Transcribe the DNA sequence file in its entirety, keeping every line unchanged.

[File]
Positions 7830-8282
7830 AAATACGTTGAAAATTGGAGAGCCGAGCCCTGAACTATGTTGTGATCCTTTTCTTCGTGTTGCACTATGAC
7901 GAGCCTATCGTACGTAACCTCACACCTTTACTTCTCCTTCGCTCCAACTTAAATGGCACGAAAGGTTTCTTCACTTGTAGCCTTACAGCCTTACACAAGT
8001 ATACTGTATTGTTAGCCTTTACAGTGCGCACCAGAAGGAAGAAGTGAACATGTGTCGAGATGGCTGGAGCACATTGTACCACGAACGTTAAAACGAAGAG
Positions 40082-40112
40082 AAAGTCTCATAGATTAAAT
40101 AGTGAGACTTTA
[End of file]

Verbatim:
Positions 7830-8282
7830 AAATACGTTGAAAATTGGAGAGCCGAGCCCTGAACTATGTTGTGATCCTTTTCTTCGTGTTGCACTATGAC
7901 GAGCCTATCGTACGTAACCTCACACCTTTACTTCTCCTTCGCTCCAACTTAAATGGCACGAAAGGTTTCTTCACTTGTAGCCTTACAGCCTTACACAAGT
8001 ATACTGTATTGTTAGCCTTTACAGTGCGCACCAGAAGGAAGAAGTGAACATGTGTCGAGATGGCTGGAGCACATTGTACCACGAACGTTAAAACGAAGAG
Positions 40082-40112
40082 AAAGTCTCATAGATTAAAT
40101 AGTGAGACTTTA